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Vattenfall wants 12-MW GE turbine for offshore wind in Europe

The first Haliade-X blade. Image by: General Electric

May 16 (Renewables Now) - Swedish state-owned utility Vattenfall AB plans to use the 12-MW Haliade-X offshore wind turbines by GE Renewable Energy for projects in Europe, it said today.

The two companies will reveal final details of their cooperation this summer. Updates regarding specific projects in Vattenfall’s offshore wind pipeline can be expected in the autumn at the earliest.

The announcement today follows roughly a year of “intensive exchanges” and joint work on the customisation of the Haliade-X platform, Vattenfall said. The Swedish company has carried out in-depth technical due diligence and believes the turbine would allow it to further improve the competitiveness of offshore wind power generation.

A single Haliade-X machine can produce 67 GWh for a year, or as much as 16,000 homes in Europe consume. The 12-MW turbine has a rotor of 220 metres and it uses blades of 107 metres, the longest ever manufactured, Vattenfall pointed out.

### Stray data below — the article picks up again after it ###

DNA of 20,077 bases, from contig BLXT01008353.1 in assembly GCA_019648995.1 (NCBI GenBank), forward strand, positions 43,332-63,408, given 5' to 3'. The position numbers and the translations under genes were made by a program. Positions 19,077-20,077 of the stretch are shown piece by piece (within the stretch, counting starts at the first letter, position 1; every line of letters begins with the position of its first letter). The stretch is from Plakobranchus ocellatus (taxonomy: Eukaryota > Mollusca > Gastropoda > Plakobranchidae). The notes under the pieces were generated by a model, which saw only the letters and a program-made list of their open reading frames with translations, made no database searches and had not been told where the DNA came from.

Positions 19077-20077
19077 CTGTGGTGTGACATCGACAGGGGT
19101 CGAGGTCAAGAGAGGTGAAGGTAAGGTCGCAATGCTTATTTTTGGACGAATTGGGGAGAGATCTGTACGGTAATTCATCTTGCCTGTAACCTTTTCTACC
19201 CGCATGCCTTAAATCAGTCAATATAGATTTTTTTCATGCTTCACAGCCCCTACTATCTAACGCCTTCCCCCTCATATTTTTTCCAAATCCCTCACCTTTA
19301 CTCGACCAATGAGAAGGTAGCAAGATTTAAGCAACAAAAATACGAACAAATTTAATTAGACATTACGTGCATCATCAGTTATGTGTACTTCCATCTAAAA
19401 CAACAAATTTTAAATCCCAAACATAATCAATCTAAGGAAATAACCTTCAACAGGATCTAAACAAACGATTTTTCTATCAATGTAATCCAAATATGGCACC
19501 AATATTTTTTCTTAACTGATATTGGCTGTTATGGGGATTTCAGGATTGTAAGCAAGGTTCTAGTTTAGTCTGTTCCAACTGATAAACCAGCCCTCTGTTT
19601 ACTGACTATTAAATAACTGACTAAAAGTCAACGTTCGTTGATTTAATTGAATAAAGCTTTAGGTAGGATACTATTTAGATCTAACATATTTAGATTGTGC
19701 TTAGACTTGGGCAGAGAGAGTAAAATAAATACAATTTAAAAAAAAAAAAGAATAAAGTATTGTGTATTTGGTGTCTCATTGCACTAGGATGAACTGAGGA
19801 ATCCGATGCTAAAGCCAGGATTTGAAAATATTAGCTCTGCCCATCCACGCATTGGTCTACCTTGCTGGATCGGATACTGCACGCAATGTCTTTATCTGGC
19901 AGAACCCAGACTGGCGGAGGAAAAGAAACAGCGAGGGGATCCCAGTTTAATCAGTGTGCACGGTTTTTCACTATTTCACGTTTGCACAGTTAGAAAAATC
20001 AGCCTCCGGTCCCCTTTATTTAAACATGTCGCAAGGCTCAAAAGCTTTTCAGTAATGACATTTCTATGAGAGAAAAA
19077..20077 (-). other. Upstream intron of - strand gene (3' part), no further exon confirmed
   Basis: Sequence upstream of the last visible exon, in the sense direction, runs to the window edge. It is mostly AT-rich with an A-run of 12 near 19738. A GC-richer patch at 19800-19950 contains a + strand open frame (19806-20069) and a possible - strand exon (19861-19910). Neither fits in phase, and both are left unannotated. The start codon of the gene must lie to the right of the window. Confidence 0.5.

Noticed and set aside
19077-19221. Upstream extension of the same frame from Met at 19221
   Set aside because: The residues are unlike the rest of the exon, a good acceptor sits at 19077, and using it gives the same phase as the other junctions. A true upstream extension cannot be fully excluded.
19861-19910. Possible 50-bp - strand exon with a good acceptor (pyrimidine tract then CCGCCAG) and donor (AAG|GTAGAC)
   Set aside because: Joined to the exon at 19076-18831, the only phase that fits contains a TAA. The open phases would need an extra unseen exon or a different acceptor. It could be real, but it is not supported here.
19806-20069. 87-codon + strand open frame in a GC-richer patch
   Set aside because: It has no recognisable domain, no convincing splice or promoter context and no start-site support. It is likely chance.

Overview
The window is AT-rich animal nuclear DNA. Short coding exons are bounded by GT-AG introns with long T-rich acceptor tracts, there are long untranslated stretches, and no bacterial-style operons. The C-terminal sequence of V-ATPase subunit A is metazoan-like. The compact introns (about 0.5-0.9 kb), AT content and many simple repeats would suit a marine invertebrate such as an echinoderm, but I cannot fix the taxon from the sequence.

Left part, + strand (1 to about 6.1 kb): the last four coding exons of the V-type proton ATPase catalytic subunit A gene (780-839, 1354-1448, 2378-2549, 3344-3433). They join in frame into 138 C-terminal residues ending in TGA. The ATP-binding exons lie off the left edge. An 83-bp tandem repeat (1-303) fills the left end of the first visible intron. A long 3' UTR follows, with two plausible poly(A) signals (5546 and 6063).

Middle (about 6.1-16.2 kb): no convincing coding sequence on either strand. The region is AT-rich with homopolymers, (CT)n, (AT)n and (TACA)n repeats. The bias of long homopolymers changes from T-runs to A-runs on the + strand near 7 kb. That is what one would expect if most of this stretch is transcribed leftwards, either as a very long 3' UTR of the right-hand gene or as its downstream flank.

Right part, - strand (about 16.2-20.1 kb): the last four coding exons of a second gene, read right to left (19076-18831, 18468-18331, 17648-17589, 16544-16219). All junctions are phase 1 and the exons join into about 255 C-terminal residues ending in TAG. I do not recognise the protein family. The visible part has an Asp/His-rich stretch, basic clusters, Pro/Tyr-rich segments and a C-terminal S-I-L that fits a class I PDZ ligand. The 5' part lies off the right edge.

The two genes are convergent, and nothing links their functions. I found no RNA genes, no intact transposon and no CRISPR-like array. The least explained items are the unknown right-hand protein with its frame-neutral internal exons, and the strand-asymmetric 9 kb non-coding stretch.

Most of the development and production of the turbine will be taking place in France. GE will be assembling the nacelles for the turbine at its factory in Saint Nazaire, while the blades are made by LM Wind in Cherbourg. The latter company in April announced that it has produced the first such blade for a Haliade-X prototype that will be installed later this year at the Port of Rotterdam in the Netherlands, where it will be tested for five years.

“As a leader of the wind industry, we are constantly striving for top notch technology. The cooperation with GE Renewable Energy enables us to remain one step ahead in wind turbine technology developments,” said Vattenfall wind chief Gunnar Groebler.

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Browse all articles from Tsvetomira Tsanova

Tsvet has been following the development of the global renewable energy industry for almost nine years. She's got a soft spot for emerging markets.

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